We only allocated a short 1.5 days to Taiwan’s largest county – Hualien. Yes, I know, it sounds grossly disproportionate, so that’s why I don’t really have many posts about what we did in Hualien as well 😅. We almost didn’t get to check out the sights in downtown Hualien too, due to the plum rain for both nights we were there. So grateful the sun finally decided to show face on our last morning, so that we could have a glimpse of the beauty of the city before leaving for Taipei by train around 10.30 am. 🙂
这次的行程，我们只把1天半的时间留给台湾最大的县 —— 花莲。是的，我知道听起来不太对，花莲这么大，却只有这么少时间在这里？所以我也没太多关于花莲游的文章可以分享咯😄。本来连花莲市区的景点都没机会参观，都是因梅雨季打乱了我们在花莲市2晚的行程。幸好，太阳公公终于肯在我们离开花莲的最后一个早上露脸，让我们赶得及在搭乘火车前往台北前速游市区。😀
As promised during booking, our amicable 500KM Home host would drive us to Hualien train station after we check out to catch our train. Knowing that we didn’t get to see Hualien’s beautiful scenery in good weather conditions so far, Mrs Tsai suggested leaving the minsu earlier so that they could bring us on a quick drive to some nearby sights to take some photos.
Our first stop was Beibin Park, also known as Pacific Ocean Park, just a short walk from the minsu (but we took the car anyway). As it was a bright & sunny day, everything looked especially beautiful. Just like Taitung Seashore Park, Pacific Ocean Park has an area dedicated for public art pieces, & we posed for photos at the 3D landscape park.
After that, we strolled northwards along the park, to where the Shuguang (Dawn) Bridge is. The bridge is so named because as you stand on the bridge & look towards Pacific Ocean in the east, you will be able to catch the first glimpse of sunrise in Hualien City. Built during the Japanese Occupation, the bridge sprawled across Meilun River, part of the railway service connecting Hualien Port to Hualien City. After the railway service was abolished, the provincial government reconstructed the bridge to a wooden one. We crossed the bridge & arrived at Heping Square. The rustic bridge blended very well into the bright & clear skyline that morning, mesmerising spot!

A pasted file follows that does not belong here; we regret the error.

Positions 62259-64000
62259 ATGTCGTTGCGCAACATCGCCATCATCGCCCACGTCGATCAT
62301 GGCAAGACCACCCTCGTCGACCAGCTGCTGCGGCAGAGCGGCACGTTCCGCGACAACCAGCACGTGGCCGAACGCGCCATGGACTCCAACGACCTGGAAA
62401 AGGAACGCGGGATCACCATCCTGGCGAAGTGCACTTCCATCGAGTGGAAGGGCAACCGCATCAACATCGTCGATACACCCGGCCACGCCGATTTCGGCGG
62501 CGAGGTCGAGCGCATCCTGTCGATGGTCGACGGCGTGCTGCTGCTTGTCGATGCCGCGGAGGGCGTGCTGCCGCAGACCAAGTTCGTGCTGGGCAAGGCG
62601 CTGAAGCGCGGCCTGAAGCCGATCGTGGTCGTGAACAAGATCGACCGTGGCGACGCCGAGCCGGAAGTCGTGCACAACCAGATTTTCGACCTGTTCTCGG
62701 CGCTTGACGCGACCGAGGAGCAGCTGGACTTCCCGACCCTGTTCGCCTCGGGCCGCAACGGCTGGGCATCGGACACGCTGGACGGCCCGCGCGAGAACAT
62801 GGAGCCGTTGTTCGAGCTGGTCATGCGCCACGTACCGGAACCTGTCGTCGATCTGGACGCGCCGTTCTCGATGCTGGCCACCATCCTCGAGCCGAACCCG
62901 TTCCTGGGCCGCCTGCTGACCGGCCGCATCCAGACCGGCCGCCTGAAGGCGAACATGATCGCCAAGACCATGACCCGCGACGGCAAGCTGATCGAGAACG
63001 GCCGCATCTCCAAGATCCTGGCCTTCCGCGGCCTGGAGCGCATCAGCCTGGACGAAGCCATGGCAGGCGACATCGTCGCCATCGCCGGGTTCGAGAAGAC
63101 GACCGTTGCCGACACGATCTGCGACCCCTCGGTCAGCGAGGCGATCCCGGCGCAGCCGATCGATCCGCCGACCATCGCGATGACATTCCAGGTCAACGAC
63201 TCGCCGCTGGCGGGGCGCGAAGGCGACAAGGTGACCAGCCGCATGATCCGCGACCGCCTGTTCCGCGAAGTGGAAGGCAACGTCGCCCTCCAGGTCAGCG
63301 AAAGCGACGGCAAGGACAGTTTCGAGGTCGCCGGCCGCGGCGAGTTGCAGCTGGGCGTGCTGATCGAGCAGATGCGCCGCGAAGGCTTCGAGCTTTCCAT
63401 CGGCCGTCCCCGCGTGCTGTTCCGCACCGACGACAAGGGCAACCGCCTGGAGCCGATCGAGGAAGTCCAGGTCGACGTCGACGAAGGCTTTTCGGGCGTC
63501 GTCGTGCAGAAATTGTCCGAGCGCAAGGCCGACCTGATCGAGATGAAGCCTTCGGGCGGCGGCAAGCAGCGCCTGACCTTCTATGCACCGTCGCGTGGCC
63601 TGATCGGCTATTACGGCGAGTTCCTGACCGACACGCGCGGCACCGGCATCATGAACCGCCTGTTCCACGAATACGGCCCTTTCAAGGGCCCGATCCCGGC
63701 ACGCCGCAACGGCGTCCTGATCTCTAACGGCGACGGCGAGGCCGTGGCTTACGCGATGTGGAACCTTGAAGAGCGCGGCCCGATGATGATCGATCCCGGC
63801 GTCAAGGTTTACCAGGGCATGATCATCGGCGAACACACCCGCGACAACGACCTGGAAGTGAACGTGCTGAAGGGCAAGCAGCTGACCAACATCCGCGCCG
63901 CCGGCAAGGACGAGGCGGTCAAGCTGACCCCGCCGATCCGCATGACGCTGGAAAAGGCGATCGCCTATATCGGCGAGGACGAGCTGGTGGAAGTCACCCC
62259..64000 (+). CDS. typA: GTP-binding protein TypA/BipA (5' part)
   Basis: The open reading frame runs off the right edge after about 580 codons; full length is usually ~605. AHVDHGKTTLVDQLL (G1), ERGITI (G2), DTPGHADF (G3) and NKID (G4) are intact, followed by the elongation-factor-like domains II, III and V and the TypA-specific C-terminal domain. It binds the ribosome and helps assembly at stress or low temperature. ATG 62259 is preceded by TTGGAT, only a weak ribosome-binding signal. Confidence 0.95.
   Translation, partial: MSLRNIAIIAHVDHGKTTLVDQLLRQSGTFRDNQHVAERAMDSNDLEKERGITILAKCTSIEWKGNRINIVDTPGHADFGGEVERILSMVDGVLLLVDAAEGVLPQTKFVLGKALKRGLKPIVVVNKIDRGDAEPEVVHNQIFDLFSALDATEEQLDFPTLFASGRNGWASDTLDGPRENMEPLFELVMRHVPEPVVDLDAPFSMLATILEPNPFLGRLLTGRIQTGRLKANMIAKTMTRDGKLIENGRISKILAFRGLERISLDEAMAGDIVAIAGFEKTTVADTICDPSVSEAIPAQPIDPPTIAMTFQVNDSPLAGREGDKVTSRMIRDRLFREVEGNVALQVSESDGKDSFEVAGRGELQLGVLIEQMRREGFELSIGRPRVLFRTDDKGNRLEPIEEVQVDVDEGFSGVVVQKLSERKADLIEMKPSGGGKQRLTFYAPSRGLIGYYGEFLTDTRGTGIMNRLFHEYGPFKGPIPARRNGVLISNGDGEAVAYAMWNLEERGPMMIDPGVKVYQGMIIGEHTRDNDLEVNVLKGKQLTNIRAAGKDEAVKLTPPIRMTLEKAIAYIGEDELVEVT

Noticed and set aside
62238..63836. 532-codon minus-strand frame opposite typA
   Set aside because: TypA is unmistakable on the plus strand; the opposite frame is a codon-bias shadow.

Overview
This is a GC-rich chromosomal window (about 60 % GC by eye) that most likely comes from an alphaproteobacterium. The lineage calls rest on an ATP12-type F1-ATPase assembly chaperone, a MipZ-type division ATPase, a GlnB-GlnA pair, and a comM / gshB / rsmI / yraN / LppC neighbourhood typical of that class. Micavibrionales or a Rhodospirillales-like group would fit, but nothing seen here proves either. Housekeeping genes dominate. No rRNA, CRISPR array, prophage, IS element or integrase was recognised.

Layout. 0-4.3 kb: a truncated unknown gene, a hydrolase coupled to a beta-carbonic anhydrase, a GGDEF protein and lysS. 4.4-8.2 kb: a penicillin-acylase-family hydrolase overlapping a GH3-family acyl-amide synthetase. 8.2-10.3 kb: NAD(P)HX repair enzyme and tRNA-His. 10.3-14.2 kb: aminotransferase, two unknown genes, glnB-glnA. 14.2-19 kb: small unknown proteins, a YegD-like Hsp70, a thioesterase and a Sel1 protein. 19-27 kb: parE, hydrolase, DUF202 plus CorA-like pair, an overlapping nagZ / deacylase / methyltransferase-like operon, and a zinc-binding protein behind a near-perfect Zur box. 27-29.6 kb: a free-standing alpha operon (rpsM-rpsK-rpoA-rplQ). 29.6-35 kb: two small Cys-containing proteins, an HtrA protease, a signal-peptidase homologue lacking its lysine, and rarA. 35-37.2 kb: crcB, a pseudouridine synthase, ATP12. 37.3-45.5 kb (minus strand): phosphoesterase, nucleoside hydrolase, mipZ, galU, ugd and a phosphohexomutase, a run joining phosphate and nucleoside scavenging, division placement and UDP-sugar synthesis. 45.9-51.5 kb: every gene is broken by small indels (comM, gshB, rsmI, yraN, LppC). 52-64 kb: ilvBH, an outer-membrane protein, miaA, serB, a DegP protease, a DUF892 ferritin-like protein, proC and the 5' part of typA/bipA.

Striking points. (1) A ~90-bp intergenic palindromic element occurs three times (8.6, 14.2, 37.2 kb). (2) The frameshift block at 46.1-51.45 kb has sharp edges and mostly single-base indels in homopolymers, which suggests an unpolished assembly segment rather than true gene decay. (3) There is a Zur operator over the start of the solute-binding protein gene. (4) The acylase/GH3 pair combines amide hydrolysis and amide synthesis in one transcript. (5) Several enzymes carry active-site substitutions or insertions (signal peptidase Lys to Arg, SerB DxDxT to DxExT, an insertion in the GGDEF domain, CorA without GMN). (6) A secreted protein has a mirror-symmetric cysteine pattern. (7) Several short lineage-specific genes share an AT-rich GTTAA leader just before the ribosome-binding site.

然后，我们朝公园的北端前去，也就是曙光桥的所在地。站在桥上，面向东边的太平洋，就能欣赏到花莲市的第一道曙光，桥也因此得名。桥的前身为铁路路线花莲港支线的铁道桥 —— 米仑溪桥，建于日治时代，横跨美仑溪以联系花莲港和花莲市。该铁道支线被废除后，花莲县政府把它改造成木栈桥。越过曙光桥就能看到和平广场。古早味的木栈桥，加上蓝天白云倒影在清澈的美仑溪上，构成一幅撩人的风景线！
Lastly, we drove up to the famous Pine Garden established in 1942. During the Japanese Occupation, it served as a command centre, & is now the most well-preserved Japanese military structure in Hualien. Located at the highest point in Hualien City overlooking the Hualien Port & Pacific Ocean, it allowed the Japanese to command the battleships & fighter jets without much difficulty. Now, it provides visitors as a great vantage point for a bird’s eye view of the city. Coupled with the surrounding ancient pine trees, it is a gorgeous spot for all to relax & unwind. There is an admission fee of 50 TWD (~S$2.35) per pax before you could enter its compounds for a tour. Due to time constraint, we didn’t go in, so here are some photos we took of the historical Pine Garden.
& so, we ended our super quick tour of downtown Hualien, which lasted probably only 40 minutes or so. I can’t complain much because we didn’t expect to even have this short-lived “luxury”. Really grateful to our awesome 500KM Home host who went out of their way to end our short Hualien trip on this sweet note. I will allocate more time in Hualien next round to explore its alluring sights! 😉